Gloria Hunniford backs care provider’s campaign to bridge generation gap on Blue Monday


Radio and television presenter Gloria Hunniford is supporting a major care provider’s campaign to strengthen the connection between millennials and older people living in Britain.

The Words of Wisdom campaign, created by Methodist Homes (MHA), which operates retirement living, residential care and domiciliary care services across the country, aims to encourage younger people to post on social media the words of wisdom they have heard from older people.

The initiative has been launched as an antidote to Blue Monday, a name given to the third Monday of January, claimed to be the most depressing day of the year.

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Supporting the campaign, Loose Women star Gloria Hunniford has called on younger generations to reach out and connect with older people.

“Even small acts like having a chat and a cuppa with a neighbour who is older, can have a huge impact on strengthening bonds. That’s why I’m supporting the Words of Wisdom campaign,” she said.

“It aims to bridge the gap between young people and older generations and inspire greater communication. Only then can younger generations receive the nuggets of wisdom from older generations that will help them live fulfilling lives. I applaud MHA for running this campaign and giving a voice to older people, particularly in care settings who so often are not heard.”

MHA has also challenged recent reports of growing divisions between older and younger generations, revealing that older people are a “trusted source” of wisdom for millennials.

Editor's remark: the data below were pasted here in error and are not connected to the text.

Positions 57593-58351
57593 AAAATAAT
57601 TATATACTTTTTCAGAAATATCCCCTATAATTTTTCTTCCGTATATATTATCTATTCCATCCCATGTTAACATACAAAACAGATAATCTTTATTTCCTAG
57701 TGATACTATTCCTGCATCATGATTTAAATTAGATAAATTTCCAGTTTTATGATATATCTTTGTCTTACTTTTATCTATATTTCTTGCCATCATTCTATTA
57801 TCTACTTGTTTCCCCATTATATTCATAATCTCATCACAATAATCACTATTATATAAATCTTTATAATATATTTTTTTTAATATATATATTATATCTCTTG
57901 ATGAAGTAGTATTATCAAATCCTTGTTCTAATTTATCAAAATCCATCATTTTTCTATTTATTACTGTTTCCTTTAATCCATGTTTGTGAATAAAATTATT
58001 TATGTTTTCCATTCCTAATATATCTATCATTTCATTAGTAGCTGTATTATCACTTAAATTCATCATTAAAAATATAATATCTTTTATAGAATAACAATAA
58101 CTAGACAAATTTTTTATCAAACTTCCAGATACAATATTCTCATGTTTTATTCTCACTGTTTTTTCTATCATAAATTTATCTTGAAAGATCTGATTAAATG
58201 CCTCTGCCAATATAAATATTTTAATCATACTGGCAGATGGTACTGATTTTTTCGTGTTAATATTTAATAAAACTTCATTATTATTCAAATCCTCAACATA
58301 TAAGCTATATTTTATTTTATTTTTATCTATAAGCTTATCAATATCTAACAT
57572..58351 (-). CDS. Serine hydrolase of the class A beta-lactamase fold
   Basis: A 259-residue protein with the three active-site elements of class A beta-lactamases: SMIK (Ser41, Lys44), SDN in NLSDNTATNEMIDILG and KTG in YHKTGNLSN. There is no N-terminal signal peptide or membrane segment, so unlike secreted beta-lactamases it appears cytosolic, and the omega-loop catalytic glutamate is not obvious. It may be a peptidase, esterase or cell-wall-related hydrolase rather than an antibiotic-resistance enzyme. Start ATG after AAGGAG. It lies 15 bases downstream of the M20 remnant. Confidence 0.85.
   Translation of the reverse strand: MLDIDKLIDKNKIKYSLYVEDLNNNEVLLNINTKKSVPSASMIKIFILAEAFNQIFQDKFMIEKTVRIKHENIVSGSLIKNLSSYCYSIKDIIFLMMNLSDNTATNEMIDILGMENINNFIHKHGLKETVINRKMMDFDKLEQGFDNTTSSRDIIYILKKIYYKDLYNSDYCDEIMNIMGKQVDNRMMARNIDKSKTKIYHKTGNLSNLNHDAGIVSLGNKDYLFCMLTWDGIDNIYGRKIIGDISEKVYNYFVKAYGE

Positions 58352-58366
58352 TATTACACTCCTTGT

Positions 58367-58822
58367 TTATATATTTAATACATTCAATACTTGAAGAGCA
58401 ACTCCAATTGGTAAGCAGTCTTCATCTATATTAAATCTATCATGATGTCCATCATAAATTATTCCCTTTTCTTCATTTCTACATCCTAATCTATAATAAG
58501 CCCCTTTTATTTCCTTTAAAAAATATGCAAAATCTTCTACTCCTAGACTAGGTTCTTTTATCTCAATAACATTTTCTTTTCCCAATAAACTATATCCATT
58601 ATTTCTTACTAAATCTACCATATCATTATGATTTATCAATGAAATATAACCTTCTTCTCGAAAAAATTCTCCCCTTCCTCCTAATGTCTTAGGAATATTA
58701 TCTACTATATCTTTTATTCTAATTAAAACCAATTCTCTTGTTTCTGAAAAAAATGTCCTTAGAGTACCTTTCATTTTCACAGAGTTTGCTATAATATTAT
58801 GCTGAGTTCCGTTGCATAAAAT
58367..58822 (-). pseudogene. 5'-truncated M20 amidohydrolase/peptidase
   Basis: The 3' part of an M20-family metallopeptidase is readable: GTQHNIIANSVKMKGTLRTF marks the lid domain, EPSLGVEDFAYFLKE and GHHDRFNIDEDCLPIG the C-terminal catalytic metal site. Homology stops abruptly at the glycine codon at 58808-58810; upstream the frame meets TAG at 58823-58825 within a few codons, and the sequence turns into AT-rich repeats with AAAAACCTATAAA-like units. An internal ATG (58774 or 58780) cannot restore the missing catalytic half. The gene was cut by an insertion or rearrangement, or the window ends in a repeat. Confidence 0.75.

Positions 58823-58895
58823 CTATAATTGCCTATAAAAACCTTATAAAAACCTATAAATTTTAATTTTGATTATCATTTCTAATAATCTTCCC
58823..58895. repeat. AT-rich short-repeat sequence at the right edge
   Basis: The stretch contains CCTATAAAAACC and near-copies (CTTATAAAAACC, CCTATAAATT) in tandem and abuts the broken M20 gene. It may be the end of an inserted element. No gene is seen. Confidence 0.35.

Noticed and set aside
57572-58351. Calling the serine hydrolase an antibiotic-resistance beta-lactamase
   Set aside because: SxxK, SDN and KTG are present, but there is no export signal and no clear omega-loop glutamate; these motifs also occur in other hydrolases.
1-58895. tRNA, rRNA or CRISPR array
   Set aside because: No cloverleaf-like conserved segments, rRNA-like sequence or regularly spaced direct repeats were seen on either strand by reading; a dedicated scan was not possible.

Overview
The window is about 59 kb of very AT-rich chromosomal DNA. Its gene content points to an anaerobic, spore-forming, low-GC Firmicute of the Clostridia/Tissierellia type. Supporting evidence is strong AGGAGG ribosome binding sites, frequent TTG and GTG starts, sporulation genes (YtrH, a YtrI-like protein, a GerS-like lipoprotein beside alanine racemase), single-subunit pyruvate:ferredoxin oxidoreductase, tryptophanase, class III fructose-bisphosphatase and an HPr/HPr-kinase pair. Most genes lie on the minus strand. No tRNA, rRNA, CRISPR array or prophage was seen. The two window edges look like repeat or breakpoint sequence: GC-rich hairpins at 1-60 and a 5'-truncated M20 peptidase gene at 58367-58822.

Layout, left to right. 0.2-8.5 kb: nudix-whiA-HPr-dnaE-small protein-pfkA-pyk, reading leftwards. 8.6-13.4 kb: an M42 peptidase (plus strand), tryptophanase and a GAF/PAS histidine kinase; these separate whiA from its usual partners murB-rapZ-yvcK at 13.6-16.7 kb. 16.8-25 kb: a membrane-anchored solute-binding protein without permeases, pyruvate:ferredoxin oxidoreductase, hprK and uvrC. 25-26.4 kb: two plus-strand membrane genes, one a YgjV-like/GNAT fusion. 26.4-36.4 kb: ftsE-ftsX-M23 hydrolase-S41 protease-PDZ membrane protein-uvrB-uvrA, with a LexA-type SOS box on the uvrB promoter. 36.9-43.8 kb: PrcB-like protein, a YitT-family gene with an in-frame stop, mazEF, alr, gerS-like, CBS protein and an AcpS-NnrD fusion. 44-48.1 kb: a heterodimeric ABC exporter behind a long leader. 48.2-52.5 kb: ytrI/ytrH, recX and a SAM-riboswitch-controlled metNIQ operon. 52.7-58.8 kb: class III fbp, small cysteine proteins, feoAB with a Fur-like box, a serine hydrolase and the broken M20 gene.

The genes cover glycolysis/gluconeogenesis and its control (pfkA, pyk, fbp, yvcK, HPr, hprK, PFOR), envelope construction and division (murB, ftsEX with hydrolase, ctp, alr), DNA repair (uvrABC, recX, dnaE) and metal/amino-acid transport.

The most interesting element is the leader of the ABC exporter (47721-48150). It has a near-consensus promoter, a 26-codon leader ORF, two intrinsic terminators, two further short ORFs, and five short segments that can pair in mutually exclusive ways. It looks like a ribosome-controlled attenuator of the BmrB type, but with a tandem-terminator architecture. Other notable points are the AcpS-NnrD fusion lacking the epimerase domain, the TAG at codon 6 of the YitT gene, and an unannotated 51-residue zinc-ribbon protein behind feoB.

A survey conducted by the provider found that almost half (48%) of 22 to 35 year-olds spend time with someone aged 65 and over who they are not related to – like a neighbour or friend – every week.  

Of the respondents who know someone aged 65+ or have a living grandparent, almost two thirds (64%) turn to them for advice, with one in 10 (12%) doing so on a regular basis.

And it seems there’s the appetite for more contact, with 70% agreeing they would like to spend even more time with people aged 65 and over.

MHA chief executive Sam Monaghan said: “It is widely accepted that we have an epidemic of loneliness in the UK today, not just among older people, but younger people too, so it’s heartening to know just how much millennials value the company and experience of older people.

“The public hear so little from most older people in our society, particularly those in care settings. As a charity, we provide community support services that help address the loneliness some older people face. But tackling isolation is something we must do together, which is why we’re encouraging younger generations to have more conversations with the older people in their lives or to look for new opportunities to connect.

“We are investing in working with the next generation through our work with youth groups and schools as well as providing employment and volunteering opportunities to further strengthen intergenerational bonds.

“Befriending initiatives like our own community volunteering, is a meaningful way to make a difference in someone’s life. And it’s not just older generations that benefit from this contact. The younger people who work and volunteer at our care homes, retirement living and Live at Home schemes in communities say they get just as much from it.”

Tags : age apartheidBlue Mondaygeneration gapintergenerational careMethodist HomesMHA
Sarah Clarke

The author Sarah Clarke

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